Title: Russian Roulette: The Inside Story of Putin’s War on America and The Election Of Donald Trump
Author: Michael Isikoff and David Corn
Pages 339 Rs. 699
Publisher: Twelve /Hachette
Among the surprises of 2016, Brexit and Trump will surely head the list. Both had half the respective populations waking up with dismay over “what happened!” While Brexit threw up 51.9% “leave” votes against 48.1% of “stay”, Trump had 46% of the popular vote against Hilary Clinton’s 48.1%, but he sailed through with the Electoral Votes. Although this is the fifth time a President has entered the White House “without a popular vote” – the last was George Bush in 2000 – Trump’s election will go down in history as the most controversial presidential election. The Russia factor made it so – and continues till today along with his own ranting rendition of South-of-the-border.
Was it Russia or the ill-timed FBI investigation into Clinton’s “missing” emails; was it his appeal to “Make America Great Again” or his supreme disregard for political correctness; that got him into the White House? Are the 20-plus persons in high places who have either resigned or been sacked since his swearing-in a part of a grand scheme, beyond mis-matched ideologies? Is his praise for authoritarian leaders (Kim Jong-un, Erdoğan, Saddam Hussein and, particularly, Putin), and his “emergency” powers mere embellishments to a colourful character?
Isikoff and Corn, in the book under review, look at the Russian angle, fleshing out the theories of conspiracies and the ‘foreign hand’. As an example of the power, extent and aggressiveness of Russian intelligence penetrating government, business and media networks all over the world, they cite the cyber-attack on the Estonian government. Russia is reported to have shut-down the country’s banking system, sanitation and websites of the government and news agencies for several days — all because they removed a statue of a Soviet soldier. This is new warfare — a chilling reminder of Orwell’s 1984 and the Ministry of Disinformation.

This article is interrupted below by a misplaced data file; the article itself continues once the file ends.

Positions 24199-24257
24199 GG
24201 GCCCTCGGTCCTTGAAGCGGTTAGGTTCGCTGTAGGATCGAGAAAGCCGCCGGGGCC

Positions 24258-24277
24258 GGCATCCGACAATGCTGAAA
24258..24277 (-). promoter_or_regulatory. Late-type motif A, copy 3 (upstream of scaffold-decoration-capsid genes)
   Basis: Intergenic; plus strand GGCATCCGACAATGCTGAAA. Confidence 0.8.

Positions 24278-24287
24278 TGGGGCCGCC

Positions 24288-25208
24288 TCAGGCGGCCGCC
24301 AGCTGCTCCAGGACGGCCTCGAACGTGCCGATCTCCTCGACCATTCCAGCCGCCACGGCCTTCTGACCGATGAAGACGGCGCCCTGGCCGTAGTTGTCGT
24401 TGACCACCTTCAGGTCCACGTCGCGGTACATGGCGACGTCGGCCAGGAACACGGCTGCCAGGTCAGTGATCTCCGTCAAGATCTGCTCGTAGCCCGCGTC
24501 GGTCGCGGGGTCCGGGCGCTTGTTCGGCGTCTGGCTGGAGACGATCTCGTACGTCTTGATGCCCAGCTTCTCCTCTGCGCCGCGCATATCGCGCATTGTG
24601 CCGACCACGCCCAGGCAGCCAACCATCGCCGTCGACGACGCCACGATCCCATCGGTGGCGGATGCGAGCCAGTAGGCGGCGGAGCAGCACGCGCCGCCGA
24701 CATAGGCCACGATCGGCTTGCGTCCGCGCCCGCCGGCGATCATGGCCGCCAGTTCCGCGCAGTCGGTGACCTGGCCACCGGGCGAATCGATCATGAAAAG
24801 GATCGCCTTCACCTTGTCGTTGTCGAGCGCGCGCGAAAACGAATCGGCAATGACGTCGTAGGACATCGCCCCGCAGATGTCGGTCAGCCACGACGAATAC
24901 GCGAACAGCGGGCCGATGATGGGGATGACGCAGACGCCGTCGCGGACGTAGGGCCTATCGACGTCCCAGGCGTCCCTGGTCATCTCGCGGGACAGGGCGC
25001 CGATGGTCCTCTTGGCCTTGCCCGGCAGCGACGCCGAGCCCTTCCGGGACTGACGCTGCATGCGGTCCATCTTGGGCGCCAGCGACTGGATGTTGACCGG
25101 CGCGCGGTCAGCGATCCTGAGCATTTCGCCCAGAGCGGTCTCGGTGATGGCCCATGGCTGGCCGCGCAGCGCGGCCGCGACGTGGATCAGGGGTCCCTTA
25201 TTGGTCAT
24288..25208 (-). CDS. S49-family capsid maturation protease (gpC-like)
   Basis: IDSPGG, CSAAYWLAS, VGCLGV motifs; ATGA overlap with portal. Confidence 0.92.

The book reads like a novel (one cannot resist the temptation to compare it with All The President’s Men by Woodward and Bernstein about Watergate Scandal) with shades of Frederick Forsyth and John le Carré. It moves intriguingly through Trump’s ownership of a beauty pageant conveniently held in Moscow; his dream of a Trump tower; records of conversations implying Trump’s interference in the investigations; his alleged sexual predilections; … and Putin’s lack of reaction to Obama’s sanctions (reportedly because he knew the sanctions would be lifted soon). Isikoff and Corn cover all events and undercurrents that led to Trump’s triumph with the deftness of seasoned storytellers — linking the murder of Litvinenko, ex-FSB defector, in London in 2006, Hilary’s unpalatable remarks (to Putin) about the 2011 Russian elections, and an article by the Chief of Russian Armed Forces, suggesting a new form of conflict through hackers and skilled propagandists trained in exploiting rifts within the ranks of the adversary.
While the truth about the Russian hand will never really be known, the authors have one purpose: To prevent a future attack — a purpose that is clouded by the current paranoia.
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